Or, if you're seeking atmosphere as well as sustenance, check out the Madonna Inn in San Luis Obispo, where you can get a good breakfast and a good laugh--at the over-the-top predominantly pink decor. Not even the restrooms emerged unscathed: the ladies' room boasts a chandelier and red leather upholstery, the men's stone sinks and a tiled urinal. According to my sister, one of the men's rooms used to contain a waterwheel--a piece of subliminal messaging, perhaps?--although it appears to have been removed in recent years.
She's only a girl on a gilded swing ...

My favorite kitschy Madonna Inn touch is the Victorian doll on the swing, who hangs from the ceiling amid the clusters of artificial wisteria. Sometimes a blonde, sometimes a brunette, she rocks serenely back and forth, her dress changing with the seasons. This time around, she wore bright scarlet, making her impossible to miss among the white and lavender flowers.

But ultimately, it's the sea I always come back to, whether I'm wading ankle-deep in its bracingly cold waters or simply gazing at it from the clifftop path behind our hotel and letting my thoughts drift in and out with the tide. It's the sea that calms and excites me by turns, that lulls me into tranquility and reawakens my creativity. The place where I feel my happiest, most productive self--and the place I can't wait to return to, every summer.
Shell Beach, a clifftop view
Do you have a place like that? Is it the mountains, the sea, or somewhere else entirely that calls to you?


  1. Your love for the sea comes through in your words. My soul is at rest in West Texas where the flat land stretches on and on to meet up with the sky and where the stars make up half the picture at night. But I also love the ocean...the waves licking the sandy shore is music to my ears and puts me into the writing mood quicker than anything.

  2. There are a number of places I remember fondly--the road to Hana, a mountain-ringed valley outside the NE entrance to Yellowstone, Loch Ness--and I return to those places in my mind often. However, the lure of a totally new place is always drawing me somewhere else. I always want to see what's over the next hill.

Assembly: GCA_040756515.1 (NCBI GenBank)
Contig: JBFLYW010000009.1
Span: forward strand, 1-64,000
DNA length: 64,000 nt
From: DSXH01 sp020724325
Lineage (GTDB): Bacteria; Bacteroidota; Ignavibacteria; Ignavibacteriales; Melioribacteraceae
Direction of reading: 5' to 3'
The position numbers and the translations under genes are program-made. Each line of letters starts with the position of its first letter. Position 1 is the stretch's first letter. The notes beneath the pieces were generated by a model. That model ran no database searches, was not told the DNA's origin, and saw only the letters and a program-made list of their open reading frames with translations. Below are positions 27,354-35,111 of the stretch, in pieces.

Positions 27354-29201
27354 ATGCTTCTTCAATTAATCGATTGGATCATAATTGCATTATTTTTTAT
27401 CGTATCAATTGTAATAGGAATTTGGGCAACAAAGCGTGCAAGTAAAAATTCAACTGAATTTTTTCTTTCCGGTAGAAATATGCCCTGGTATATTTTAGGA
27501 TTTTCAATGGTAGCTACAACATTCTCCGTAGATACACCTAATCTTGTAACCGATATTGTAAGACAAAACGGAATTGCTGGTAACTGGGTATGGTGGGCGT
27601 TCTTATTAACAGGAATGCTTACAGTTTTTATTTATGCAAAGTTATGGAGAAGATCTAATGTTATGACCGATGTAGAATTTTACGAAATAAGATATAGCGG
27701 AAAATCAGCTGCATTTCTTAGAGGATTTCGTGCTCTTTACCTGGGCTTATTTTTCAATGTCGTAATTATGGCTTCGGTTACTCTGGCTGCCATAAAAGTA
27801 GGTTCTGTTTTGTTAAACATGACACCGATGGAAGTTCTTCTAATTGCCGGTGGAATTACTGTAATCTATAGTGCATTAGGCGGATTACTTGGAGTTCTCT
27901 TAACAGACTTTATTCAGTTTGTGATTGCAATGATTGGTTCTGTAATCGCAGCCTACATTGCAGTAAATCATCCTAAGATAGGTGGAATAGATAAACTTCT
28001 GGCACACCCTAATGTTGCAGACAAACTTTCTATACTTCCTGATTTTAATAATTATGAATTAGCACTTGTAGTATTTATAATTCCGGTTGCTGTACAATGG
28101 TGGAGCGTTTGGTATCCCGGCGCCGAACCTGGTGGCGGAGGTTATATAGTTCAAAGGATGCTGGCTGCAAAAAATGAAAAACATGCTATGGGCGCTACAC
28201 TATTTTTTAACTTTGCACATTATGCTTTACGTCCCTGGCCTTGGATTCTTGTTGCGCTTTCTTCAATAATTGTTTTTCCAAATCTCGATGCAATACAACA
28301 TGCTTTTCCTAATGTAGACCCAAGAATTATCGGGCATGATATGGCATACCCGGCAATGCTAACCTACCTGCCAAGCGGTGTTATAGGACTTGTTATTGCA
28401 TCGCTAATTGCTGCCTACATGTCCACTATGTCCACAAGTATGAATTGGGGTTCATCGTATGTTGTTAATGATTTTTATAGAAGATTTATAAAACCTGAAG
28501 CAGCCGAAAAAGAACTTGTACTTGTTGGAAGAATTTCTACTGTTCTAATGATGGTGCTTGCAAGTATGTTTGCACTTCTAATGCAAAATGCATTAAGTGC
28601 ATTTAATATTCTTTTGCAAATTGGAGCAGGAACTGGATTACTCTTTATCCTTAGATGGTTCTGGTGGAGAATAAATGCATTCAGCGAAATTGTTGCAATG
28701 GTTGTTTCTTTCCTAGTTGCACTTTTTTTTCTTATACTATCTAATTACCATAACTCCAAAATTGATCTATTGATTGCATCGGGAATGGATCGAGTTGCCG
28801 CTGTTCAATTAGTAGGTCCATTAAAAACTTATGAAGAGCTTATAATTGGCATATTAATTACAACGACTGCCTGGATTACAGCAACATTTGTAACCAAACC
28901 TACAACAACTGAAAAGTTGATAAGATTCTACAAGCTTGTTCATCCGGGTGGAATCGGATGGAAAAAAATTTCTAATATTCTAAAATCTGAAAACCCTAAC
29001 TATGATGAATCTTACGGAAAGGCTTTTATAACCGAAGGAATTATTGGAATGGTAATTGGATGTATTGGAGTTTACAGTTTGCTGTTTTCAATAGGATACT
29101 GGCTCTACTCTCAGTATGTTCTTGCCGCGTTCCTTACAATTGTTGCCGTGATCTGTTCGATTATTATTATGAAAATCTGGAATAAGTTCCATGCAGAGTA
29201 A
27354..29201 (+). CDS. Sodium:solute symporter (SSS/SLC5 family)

3. Victoria, I've only been to Scotland once, myself, but it's definitely a place that leaves a mark! One of my friends is Scottish herself, and proudly traces her ancestry back to two Highland clans.

    Carolyn, your description of West Texas is very evocative. Isn't it remarkable how just a sight of a loved place can lift your spirits and make you feel that all's right with the world?

    Mia, it's always exciting to discover a new place that can find its way into your heart along with the already loved and familiar locations.

  4. I'll always remember the time I went to Canada. We got to go these hot springs bordered by mountains and the mountain goats would come really close all "What's up?"

  5. We don't make it up to Central California very often but one of my favorite sights is Morro Rock...I am just fascinated by it for some reason. I remember giggling at the rooms at the Madonna Inn and the delicious smell of the split pea soup from Andersen's (even though I don't like the soup itself, I love the scent). Thanks for the lovely tour and memories!

  6. I always enjoy the area around the Great Lakes in the summer. I grew up there, so it reminds me of my childhood.

  7. Brooklyn Ann, I've been to Canada a few times--mostly the B.C. area and occasionally Alberta & Calgary--but never far enough into the wilderness to encounter the local fauna. At least the mountain goats sound mostly friendly!

    Elf, Morro Rock is a very striking sight--like a mountain in the middle of the bay. I always wonder what it would be like to take a boat ride out to it, and physically measure how big it is next to humans. Glad you enjoyed the "virtual tour."

    Shana, I think beloved places take on a special significance when they played a big part in our early lives. Yosemite will always be a fond memory, even though I vacation elsewhere these days.